HANDS-ON: The Maurice Lacroix Pontos Chronograph Monopusher is like a sandwich with every filling possible, and I’m hungry HANDS-ON: The Maurice Lacroix Pontos Chronograph Monopusher is like a sandwich with every filling possible, and I’m hungry

HANDS-ON: The Maurice Lacroix Pontos Chronograph Monopusher is like a sandwich with every filling possible, and I’m hungry

Thor Svaboe

I am utterly perplexed by the Maurice Lacroix Pontos Chronograph Monopusher. This is a watch, released to celebrate the 20th anniversary of the Pontos range, that encompasses some of my favourite features across the ages of horology, amalgamated into one. Stealthy black, chunky yet not too large, both contemporary and vintage, with a chronograph dégradé dial. Oh, and why not throw in an in-house chronograph movement and a monopusher for the hell of it. Ordering one sandwich with all your sweet and savoury favourites would end in disaster, yet the Pontos seems to pull it off. I’m hungry for it.

Maurice Lacroix Pontos Chronograph Monopusher

With a well-shaped and compact 41mm case, the dark wrist presence is one of exclusivity. This limited edition Pontos Chronograph has imaginative detailing and a design language that somehow manages to be harmonious, with a timeless quality and a feeling of stealth. Hats off to the design department at Maurice Lacroix for pulling off this feat, which starts with a luxurious dégradé face peppered with details.

The dial

If the year was 1942, and this was inside a 36mm gold case with a silver dial, we would be looking at a classic monopoussoir, whereas this black PVD version would be sketched up in a cord-bound sci-fi magazine as a dark Vision of the Future with a face from history. The dial is classic dégradé grey in the centre, flipping into a more golden tone depending on the light, and progressively darkening towards the rehaut. This colour treatment is something we know and love, mainly from time-only pieces, yet here all the classic chronograph features have been asked to join the party. But through well-executed design, this makes for a legible and interesting dial.

Two large registers for running seconds and the 30-minute counter are snailed and recessed into the face at 3 and 9 o’clock, crisp white tracks circling the edge and long baton pointers doing a well-proportioned job. They are both classically intersected by a fresh touch of colour in a blue tachymeter track and a red telemeter track. In the 1940s they might also have predicted that in 2020 we would be quite useless in deciphering their function, but they are spot-on for this celebration of the chronograph.

Polished contemporary semi skeletonised sword hands with white Super-LumiNova bring a welcome touch of polished rhodium to the scene, along with the large Arabic numerals and the M logo at 12. The delicately framed date window at 6 is just the right classic clue, and clever touches of red lacquer mark every 10 minutes on the minute track, which has sporty ¼ second markings. An angled 5-minute marked black rehaut frames the detailed dial nicely.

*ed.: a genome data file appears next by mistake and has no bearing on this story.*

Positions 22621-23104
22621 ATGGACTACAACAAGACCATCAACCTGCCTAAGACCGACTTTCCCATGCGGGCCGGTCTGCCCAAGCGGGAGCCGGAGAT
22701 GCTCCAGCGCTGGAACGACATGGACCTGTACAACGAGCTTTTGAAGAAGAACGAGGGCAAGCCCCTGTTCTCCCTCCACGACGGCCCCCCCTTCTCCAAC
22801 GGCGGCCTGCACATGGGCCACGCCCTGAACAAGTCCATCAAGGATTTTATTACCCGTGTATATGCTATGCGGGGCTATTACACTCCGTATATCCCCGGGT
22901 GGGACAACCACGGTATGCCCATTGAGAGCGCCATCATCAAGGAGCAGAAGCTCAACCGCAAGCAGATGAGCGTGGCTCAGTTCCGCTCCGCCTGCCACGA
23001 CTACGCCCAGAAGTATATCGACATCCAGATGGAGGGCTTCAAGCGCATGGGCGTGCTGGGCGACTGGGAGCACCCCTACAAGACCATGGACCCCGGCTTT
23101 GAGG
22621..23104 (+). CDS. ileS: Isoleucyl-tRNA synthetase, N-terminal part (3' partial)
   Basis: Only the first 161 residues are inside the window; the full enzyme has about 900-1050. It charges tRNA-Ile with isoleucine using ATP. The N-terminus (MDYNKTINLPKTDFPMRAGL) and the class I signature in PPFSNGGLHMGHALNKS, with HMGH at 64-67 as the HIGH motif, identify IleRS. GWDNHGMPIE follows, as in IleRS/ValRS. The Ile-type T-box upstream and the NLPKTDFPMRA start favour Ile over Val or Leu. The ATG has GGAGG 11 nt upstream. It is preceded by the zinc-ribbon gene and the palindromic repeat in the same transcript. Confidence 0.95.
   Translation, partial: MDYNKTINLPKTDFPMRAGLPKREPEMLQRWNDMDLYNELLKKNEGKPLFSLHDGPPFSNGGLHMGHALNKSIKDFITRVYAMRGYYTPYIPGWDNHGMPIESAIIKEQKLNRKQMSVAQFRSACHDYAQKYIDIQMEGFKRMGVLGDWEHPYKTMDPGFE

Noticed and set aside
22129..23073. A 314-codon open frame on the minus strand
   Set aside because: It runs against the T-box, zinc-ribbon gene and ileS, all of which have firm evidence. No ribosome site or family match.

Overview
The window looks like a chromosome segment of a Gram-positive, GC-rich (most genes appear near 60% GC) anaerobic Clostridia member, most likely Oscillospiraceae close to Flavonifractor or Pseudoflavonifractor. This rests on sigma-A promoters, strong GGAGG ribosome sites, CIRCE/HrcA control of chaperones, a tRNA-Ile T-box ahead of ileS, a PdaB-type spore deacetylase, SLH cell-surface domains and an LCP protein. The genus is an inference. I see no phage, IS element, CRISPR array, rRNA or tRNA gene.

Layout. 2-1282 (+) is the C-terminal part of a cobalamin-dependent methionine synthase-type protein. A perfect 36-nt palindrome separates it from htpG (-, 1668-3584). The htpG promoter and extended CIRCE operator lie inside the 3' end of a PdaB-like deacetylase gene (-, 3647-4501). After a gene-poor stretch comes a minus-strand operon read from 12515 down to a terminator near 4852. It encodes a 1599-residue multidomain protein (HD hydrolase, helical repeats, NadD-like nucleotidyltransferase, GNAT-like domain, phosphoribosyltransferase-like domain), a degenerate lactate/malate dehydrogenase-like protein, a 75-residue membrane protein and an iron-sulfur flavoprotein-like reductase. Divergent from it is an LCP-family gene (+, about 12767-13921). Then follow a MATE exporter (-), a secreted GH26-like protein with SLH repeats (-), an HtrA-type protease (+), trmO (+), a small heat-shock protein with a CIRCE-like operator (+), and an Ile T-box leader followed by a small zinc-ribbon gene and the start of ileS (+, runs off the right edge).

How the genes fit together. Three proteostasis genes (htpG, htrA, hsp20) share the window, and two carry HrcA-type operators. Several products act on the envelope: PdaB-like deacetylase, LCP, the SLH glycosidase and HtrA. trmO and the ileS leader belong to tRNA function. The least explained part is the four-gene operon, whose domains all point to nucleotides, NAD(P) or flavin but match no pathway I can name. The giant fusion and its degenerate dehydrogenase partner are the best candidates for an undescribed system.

The case and strap

A tough-looking black stealth finish in brushed and polished PVD sets the tone, yet the 41mm case has got classic touches of stepped lugs and a rounded side and bezel. Now, 41mm is on the large side for the vintage layout of the dial, but not the general tough, contemporary feel of this limited edition, which, with the shaped short lugs, sits more like a 40mm watch on the wrist, and the multi-layered visuals of the dégradé dial creates a tight and compact visual impact which signals strength of purpose. The chronograph function is operated by the large mushroom-shaped monopusher at 2, quick of action and zeroes swiftly and exact. The main crown has a traditional swirled striation, and underlines the tool watch aesthetic with its balanced, large size.

It’s not a slim watch at 14mm, but well thought out ergonomics make it an easy, yet visually strong, presence on the wrist. The strap is quite stiff calfskin, with a crocodile pattern that should become very comfortable over time, on a delicately actuating folding clasp in brushed black.

Maurice Lacroix Pontos Chronograph Monopusher

The movement

Maurice Lacroix Pontos Chronograph Monopusher

The sapphire caseback gives you insight into the in-house Sellita-based ML 160 movement, which has Côtes de Genève and perlage decoration, with a decent 58-hour power reserve, especially good if you put the chronograph to good use, which — with the monopusher action — is both quick and satisfying.

Maurice Lacroix Pontos Chronograph Monopusher

The favourite detail

Maurice Lacroix Pontos Chronograph Monopusher

Except for the fact that this is one of the very few classically styled chronographs with a dégradé dial, my favourite detail is the playful touch of red and blue markings on the chrono seconds hand, echoing the telemeter and tachymeter scales on the dial. Like the rest of the watch, an imaginative and fresh detail that stays with you.

Maurice Lacroix Pontos Monopusher Chronograph price and availability:

The Maurice Lacroix Pontos Monopusher Chronograph is 3690 CHF, limited to 500 pieces.